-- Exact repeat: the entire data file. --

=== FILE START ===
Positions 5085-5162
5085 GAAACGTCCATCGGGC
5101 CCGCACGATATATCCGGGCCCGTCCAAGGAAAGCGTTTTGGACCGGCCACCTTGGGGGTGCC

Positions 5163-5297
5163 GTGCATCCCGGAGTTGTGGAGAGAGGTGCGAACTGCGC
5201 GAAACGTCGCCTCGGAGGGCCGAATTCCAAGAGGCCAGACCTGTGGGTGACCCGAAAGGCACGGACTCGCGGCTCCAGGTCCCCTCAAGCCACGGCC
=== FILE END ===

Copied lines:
Positions 5085-5162
5085 GAAACGTCCATCGGGC
5101 CCGCACGATATATCCGGGCCCGTCCAAGGAAAGCGTTTTGGACCGGCCACCTTGGGGGTGCC

Positions 5163-5297
5163 GTGCATCCCGGAGTTGTGGAGAGAGGTGCGAACTGCGC
5201 GAAACGTCGCCTCGGAGGGCCGAATTCCAAGAGGCCAGACCTGTGGGTGACCCGAAAGGCACGGACTCGCGGCTCCAGGTCCCCTCAAGCCACGGCC